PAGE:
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2-THE ORACLE December 5, 1974 Nation1s 23-day coal strike ended CHARLESTON S.C. Striking miners have ratified a new contract with the coal industrv and United Mine Workers President Arnold Miller will announce the end of the 23-day strike today, UPI has learned. The miners should return to work early next week according to several high union sources who said a celebration was already under way at UMW headquarters in Washington yesterday night. A union source earlier told UPI that the contract ending the strike, which was one more blow to an already reeling American economy, had been approved. "It definitely has passed," the source said. "They are already celebrating in Washington." The source, who declined to be identified, said the vote in UMW districts across the country was nurning 56 per cent in favor of the pact. The only exception was in southern West Virginia's district 29 where "just a dribble" of returns had come into union headquarters in Washington. FPC approves hike WASHINGTON -The Federal Power Commission approved an increase in natural gas prices yesterday while the administration asked Congress to drop all price controls to head off dangerous shortages In an effort to boost future production, the FPC set the From the Wires of Unite d Press International uniform price of gas at. 50 cents per thousand cubic feet-an increase of 8 cents-and projected the prices paid by residential consumers would rise 8 to more than 16 per cent within three years. Interior Secretary Rogers C.B. Morton and FPC chairman John N. Nassikas said meanwhile that all new natural gas should be decontrolled, coupled with a tax on excess profits as insurance against price gouging. Miki elected chief TOKYO Amcri ca n cdu catecl Tak e o Mike was elected by ac clamation yesterday as the new chief of Japan's governing Liberal Democratic party and thus the successor to Kakuei Tanaka as prime minister. Miki, 67, was confirmed at a caucus of party members of both houses of parliament. He is certain of election when the lower house meets Monday to choose a prime minister because the Liberal Democrats command an absolute majority there. Tanaka, 56, resigned Nov. 26 in the face of corruption charges. He stayed home from the causus that confirmed Miki as his suc cessor. Roc kefeller told House Judiciary Committee hearings on the nomination that his family had no g rand de s ign" to exercise vast economic power. Mills to be deposed? WASHINGTON -Speaker Carl Albert said yesterday Rep. Wilbur Mills, currently hospitalized with a severe case of exhaustion, probably will be deposed as chairman of the powerful Ways and Means Committee-the apparent result of his friendship with a sexy stripper. Amid rumors that Mills might resign, Albert told reporters that the Arkansas Democrat ''is a sick man Seven judges appointed Rocky report finished Asked if House Democrats intended to oust Mills from the chairmanship he has held for 17 years, the speaker replied, "I think that's a pretty accurate statement." for Boyd, Dekle cases WASHINGTON The Senate Rules Committee said yesterday that Nelson Rockefeller used "poor judgment" in getting in volved in a book about a political opponent, but concluded it had found nothing to disqualify him to be vice president. Dutch plane crashes TALLAHASSEE Seven outside judges, headed by retired Supreme Court Justice Alto Adams of Fort Pierce, were named yesterday to decide whether Supreme Court Justices Joseph Boyd and Hal P. Dekle should be removed on charges of misconduct. An extra judge had to be named at the last minute when Supreme Court Justice Ben Overton removed himself from the panel at the request of Justice Dekle. Overton issued a brief statement saying Dekle asked that he disqualify himself from considering the cases against him and as a result "I hereby disqualify myself for cause in both the Dekle and Boyd proceedings. That left Justice Richard Ervin as the only member of the Supreme Court that will participate in the decision, un precedented in Florida. The others already had stepped down because of involvement in the investigation that led to the trail of Dekle and Boyd before the Judicial Qualifications Com.mission which recommended that the court expel the two jurists. Mayo blasts Shevin TALLAHASSEE Public Service Commissioner William Mayo said yesterday Attorney General Robert Shevin's proposals to lower electric bills, "Ignore the law and economic facts of life." Mayo, addressing the Kiwanis Club, said Shevin's criticism of the new fuel adjustment clause approved by the PSC last week "is unjustified." Shevin and consumer advocate Fred Karl accused the PSC of preserving the status quo in revising the clause which allows utilities to charge customers as their fuel costs increase. From the Wires of United Press 1 nternational Smland head named TALLAHASSEE -Francis P. Kelley, a Connecticut administrator who says Sunland Center patients should know the attendants by their first names, was appointed head of the controversial Division of Retardation yesterday. Kelley, a 25-year veteran in the field of mental retardation and Superintendent of the Mansfield Training School in Connecticut, succeeds Jack McAllister, who resigned this summer following criticism of the Sunlands by a special task force. $6 9 per person double occupancy 3 days 2 nights Includes: Air Fare from Palm Beach Deluxe Hotel Accomoda tions Welcome Cocktail Ticket to Un derwater Museum Your on Campus Travel Agent AOTC 974-2001 ADM 102 Tile Oracle is the official student.edited newspaper of the Universily of Florida ano is published four times weekly, Tuesday through Friday, during the academic year period September through mid-June; twice during the academic year period mid-June through August, by the University of South Florida, 4202 Fowler Ave., Tampa, Fla. 33620. Opinions expressed in the Oracle are those of the editors or of the writer and not lhose of the University of South Florida. Address correspondence lo the Oracle, LET 472, Tampa, Fla. 33620. Second class postage paid at Tampa, Fla. The Oracle reserves the right to regulate the typographical ton e of all advertisements and revise or turn away copy it considers objectionable. Programs, activities and facilities of the University of South Florida are available to all on i1 non-discriminatory basis, without regard to race, color, religion, sex, age or national origin. The University is an affirmative action Equal Opportunity Employer. Tucker explains move TALLAHASSEE House Speaker Don Tucker, explaining why veteran GOP Rep. Bob Johnson did not get choice committee assignments, said yesterday he has been told that Johnson was unstable. The committee released its final report following a three month investigation of Rocke feller and sent it to the Senate for a vote next Tuesday. Meanwhile, brother Laurance THE HAGUE A chartered Dutch DC8 jetliner carrying 191 persons, most of them Indonesian Moslems on a pilgrimage to the holy city of Mecca, crashed in a ball of fire yesterday night 15 minutes before it was to land in Colombo, Sri Lanka. 1974 BACARDI IMPORTS, INC .. MIAMI, FL. TEQUILA 80 PROOF. "DON EMILIO" IS A TRADEMARK 'OF BACARDI & COMPANY LIMITED. Sorority Rush Qtr. II SIGN UP Mon. Dec. 2, Fri. Dec.. 6, In UC Lobby Argos, Andros. ''TY/ we re looking for a few Good IT/ '' women.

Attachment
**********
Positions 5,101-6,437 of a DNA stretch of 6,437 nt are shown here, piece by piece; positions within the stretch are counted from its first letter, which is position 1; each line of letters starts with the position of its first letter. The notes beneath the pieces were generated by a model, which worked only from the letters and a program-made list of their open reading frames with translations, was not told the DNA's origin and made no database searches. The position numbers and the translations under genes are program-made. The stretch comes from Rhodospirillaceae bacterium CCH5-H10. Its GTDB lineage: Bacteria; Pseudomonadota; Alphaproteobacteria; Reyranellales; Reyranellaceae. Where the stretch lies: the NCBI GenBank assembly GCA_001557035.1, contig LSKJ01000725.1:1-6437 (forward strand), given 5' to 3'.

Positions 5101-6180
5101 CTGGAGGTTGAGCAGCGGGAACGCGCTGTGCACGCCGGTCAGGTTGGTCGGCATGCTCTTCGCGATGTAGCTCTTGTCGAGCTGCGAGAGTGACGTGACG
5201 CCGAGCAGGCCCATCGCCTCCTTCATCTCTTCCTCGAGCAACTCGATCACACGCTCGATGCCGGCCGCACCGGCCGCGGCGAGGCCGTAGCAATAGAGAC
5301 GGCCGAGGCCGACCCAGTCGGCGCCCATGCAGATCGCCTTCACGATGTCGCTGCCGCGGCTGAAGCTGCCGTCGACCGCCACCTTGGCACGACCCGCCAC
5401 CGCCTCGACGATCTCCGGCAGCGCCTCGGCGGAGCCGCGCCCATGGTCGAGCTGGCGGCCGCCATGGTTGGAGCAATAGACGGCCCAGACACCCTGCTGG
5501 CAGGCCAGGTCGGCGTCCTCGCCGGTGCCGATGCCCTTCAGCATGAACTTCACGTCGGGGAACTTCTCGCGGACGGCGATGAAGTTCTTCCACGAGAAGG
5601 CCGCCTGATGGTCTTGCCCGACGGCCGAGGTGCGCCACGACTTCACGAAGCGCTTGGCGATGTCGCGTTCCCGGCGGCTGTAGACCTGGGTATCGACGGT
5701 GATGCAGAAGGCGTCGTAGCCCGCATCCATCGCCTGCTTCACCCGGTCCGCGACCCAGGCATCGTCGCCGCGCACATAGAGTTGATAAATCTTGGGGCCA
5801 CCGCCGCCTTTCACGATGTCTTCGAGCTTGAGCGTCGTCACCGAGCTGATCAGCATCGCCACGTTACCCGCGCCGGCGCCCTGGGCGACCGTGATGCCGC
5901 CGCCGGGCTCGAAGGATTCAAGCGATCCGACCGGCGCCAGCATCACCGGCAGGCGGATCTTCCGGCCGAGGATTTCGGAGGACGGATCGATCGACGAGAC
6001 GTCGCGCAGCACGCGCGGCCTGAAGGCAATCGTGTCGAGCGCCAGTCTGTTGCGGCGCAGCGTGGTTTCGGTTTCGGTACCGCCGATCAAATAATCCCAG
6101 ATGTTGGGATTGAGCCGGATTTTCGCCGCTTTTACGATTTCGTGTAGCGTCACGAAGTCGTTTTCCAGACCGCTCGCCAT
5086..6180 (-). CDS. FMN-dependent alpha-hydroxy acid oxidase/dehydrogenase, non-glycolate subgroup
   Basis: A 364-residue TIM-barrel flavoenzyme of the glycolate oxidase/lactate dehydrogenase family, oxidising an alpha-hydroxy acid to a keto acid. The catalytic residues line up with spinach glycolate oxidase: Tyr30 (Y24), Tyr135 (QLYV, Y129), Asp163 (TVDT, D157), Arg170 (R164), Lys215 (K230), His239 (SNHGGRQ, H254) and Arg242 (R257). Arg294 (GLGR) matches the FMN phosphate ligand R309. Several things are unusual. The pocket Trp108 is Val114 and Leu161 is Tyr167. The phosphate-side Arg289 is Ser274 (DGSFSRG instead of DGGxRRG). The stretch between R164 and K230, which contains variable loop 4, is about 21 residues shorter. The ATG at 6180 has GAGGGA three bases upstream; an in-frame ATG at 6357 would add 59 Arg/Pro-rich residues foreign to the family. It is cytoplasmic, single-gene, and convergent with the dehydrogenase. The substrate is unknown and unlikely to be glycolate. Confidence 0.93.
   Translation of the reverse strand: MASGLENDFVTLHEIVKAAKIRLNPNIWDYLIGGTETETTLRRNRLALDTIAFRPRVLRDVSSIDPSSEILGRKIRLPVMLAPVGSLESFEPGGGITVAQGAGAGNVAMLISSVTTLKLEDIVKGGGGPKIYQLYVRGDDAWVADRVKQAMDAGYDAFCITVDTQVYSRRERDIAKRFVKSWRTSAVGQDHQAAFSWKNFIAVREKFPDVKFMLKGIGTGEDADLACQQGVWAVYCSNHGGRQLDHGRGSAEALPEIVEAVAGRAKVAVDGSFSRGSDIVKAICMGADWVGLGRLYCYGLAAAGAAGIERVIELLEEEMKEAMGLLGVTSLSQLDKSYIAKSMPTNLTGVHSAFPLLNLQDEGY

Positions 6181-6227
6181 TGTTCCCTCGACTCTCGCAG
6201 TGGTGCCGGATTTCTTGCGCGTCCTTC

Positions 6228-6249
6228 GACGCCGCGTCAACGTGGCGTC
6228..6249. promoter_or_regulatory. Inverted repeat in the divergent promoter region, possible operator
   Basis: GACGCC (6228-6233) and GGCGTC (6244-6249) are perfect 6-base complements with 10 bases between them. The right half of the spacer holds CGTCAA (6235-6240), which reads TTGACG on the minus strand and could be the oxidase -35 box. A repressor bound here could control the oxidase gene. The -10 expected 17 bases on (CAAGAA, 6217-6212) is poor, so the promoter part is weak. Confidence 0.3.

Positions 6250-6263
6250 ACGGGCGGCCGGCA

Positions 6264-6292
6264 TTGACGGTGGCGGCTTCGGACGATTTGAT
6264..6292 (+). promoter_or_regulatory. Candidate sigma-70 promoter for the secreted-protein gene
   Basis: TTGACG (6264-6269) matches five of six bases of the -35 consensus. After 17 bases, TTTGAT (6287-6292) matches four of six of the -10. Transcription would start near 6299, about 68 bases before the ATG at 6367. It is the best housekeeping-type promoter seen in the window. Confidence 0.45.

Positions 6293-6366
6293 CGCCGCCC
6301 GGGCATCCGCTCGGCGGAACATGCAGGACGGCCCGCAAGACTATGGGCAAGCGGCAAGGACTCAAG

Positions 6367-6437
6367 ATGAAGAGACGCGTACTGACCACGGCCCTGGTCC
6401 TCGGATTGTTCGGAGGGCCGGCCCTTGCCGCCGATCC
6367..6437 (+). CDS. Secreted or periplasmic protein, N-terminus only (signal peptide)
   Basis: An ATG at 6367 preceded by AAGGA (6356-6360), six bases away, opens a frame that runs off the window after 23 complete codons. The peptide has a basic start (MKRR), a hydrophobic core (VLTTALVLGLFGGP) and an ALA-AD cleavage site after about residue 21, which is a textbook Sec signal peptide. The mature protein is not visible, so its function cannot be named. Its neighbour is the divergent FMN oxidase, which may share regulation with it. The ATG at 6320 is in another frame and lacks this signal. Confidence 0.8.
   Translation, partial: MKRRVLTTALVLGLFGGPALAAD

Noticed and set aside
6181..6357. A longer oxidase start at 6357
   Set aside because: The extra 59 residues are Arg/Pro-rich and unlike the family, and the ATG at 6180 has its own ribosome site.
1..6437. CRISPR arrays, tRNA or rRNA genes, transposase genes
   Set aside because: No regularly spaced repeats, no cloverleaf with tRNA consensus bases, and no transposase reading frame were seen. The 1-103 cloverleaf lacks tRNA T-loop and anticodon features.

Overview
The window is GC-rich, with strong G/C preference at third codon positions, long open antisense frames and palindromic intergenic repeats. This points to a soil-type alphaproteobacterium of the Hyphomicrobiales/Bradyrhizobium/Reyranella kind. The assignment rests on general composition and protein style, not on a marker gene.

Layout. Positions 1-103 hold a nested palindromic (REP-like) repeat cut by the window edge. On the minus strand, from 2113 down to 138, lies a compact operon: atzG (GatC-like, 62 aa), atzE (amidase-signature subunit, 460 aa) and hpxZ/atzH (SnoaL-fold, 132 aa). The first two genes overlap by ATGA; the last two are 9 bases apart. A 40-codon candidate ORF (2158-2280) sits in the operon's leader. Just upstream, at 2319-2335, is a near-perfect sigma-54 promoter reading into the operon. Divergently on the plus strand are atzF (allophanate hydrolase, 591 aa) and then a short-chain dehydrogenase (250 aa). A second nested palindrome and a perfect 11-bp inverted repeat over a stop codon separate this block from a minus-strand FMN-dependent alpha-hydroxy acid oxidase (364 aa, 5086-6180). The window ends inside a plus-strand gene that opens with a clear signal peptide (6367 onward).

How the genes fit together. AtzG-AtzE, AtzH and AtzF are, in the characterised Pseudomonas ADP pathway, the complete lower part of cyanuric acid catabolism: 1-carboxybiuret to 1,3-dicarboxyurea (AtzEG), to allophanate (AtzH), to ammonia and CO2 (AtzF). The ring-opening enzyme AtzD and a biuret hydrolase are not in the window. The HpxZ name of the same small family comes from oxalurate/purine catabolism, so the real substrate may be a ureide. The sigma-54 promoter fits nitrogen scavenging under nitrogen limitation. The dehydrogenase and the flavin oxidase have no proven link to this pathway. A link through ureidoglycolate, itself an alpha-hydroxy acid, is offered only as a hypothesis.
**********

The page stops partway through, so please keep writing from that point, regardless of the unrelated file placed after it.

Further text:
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Oracle photo by Gabe Puniska Mackey tries, on a new hat Sampling a different job, USF Pres. Cecil Mackey yesterday umpired the tennis "battle of the sexes" which pitted Dr. Glenn Burdick against Frankie Wilson. Here, Wilson gets ready to return a serve by Burdick. See related story and photos, page Registration deadline approaching The .deadline for application to USF for Qtr, 2 is Dec, 21. After that date, any student wishing to attend in January must enroll as a special student Special students may register as late as 5 p m Jan, 16. Registration for Qtr. 2 will be Red tide talk set for Friday atSt. Pete Special to the Oracle Jan. 2 and 3. Early registration for the Fort Myers Learning Center will be Monday through Friday from 9 a.m. to 5 p.m. Regular registration for the Fort Myers campus will be Jan. 2 from 1to7:30p.m.; Jan. 3 from 9 a.m. to 5 p.m., Jan. 6 through 9 from 12 to 6:30 p.m. and Jan. 10 from noon to 5 p.m. Forty-six classes will be offered at the Learning Center Qtr. 2 All will be evening classes except for one late afternoon accounting course. THE ORACLE -:December 5, 1974 Power may go. off early to lower utility deficit BYD:\ vm RUSS Oracle Staff Writer All electricity in several buildings on campus may be shut off from 10 p.m to 6 a.m. within several weeks in an effort to reduce USF's projected $150,000 utility deficit, Vice President for Administration Ken Thompson said yesterday Thompson said "it is looking more and more like" USF will have to cover at least part of the deficit because Board of Regents reserve funds are not available to meet the entire deficit. ALTHO'CGH EXACT figures on USF s deficit are not available, ways to cut back further on energy consumption are already being considered, he said A pilot program of installing time clocks to shut off building electricity will be tested for several weeks to "ascertain how effective ihs" in reducing overall costs before it is implemented on a larger scale, Thompson said. If the shut-offs are to be put into effect on a campus-wide basis "we want to be sure to get it right the first time," he said. Thompson said e\}ch of the building supervisors would be consulted to carefully select which buildings, or zones within buildings, would be suitable .for the program. WHILE IMPLEMENTATION of the shutcoff might be possible in the Administration and similar buildings, any structure that houses scientific or computer equipment which must have a constant temperature arid humidity would be exempt, he said. Physical Plant Director Charles Butler said the library and the dorms would also be exempt. If the program is put into ef fect, the custodial oepartnient, which now cleans up from 10 p.m. to 6 a.m. would somehow adjust to .the Butler said He said present energy, servation programs are not effective eno _Ugh to cut conSumption to a level which Would negate USF's share of the deficit. UP auction Monday, WITHOUT substantial state monetary relief for the deficit, "very definite steps" will have to be taken to eriable USF to handle the utility c 0st overrunn he said. University Police CUP) will auction recovered property Monday at 1 p.m. on the south side of the UC. Items to be auctioned off were recovered by UP but the owners were not identified within the statutory authorized time and therefore the property may be sold at public auction. Dr Chuck Hewitt, assistant to the vice president for Student Affairs, will serve as auctioneer when over 90 items are put up for bid. Sixty-nine bicycles will be sold at the auction, including 45 girls' one-speed bikes, two girls' one speed bikes, two girls' five-speed bikes, and one girls' three-speed bike; also 16 boys' one-speed bikes, two boys' ,three-speed bikes,and three boys' ten-speed bikes. The brands of bicycles._ being auctioned include BMA, Schwinn, AMF, Roadmaster Columbia, Dunelt and JCPenney. Other items being sold include a Timex watch, two tennis rackets, two golf clubs, two motorcycle helmets, a black and white TV, a GE AM-FM tapeplayer and a black felt hat with gold band. However, the deficit could probably be met if the electricity shut-off program becomes a reality, Butler said jfraternitp T!}ouse jarb.ersbop (Sebring Certified) (Unisex Shop) SHAGS STYLING LA YER curs CUTS PH 971-3633 Appointments Available Hours daily 9 13520 UNIVERSITY PLAZA Red -tide-and the length of time it takes for a marine wiped out by red tide to repopulate-wiilbe the topic of USF biologist Dr: Joseph Simon at a lecture Friday o n the St. Pete FLORIDA CENTER FOR THE ARTS USF ARTISTSERIES campus. Simon will. speak at 3 p.m. in Room 223-B, Building A, as part of the Marine Science Depart ment's lecture series. It is open to all interested persons Simon and doctoral graduate Daniel M. Dauer have done ex. tensive studies of a sandy beach community on the west end of the Tampa Municipal Beach -The native animals, such -as worms clams and crabs, were almost completely wiped out in a red tide outbreak in July and August 1971. Simon said a year-and-a-half is the minimum length of time for such a community to repopulate. Text exchange set next week The Pi Sigma Epsilon business fraternity will collect used text books next week for its quarterly Book-Exchange. Collection will take place Monday through Thursday in UC 103 from 9 a.m. to 5 p m. daily. Books will be sold Jan. 2 through Jan 10. 0 MIME THEATRE "BRAVOS AND LAUGHTER FILLED THE HOUSE ALL EVENING." ;,_New York Times FRI. & SAT., DEC. 6 & 7 {different progr()ms) UNIVERSITY THEATRE, 8:30 p.m. USF Stu. Free, General $4, Other Stu. $2 Reservations: 974-2323 weekdays 9 a.m. -4:30p.m. Theatre Box Office open weekdays 1: 15 4:30 p.m. FREE MIME DEMONSTRATION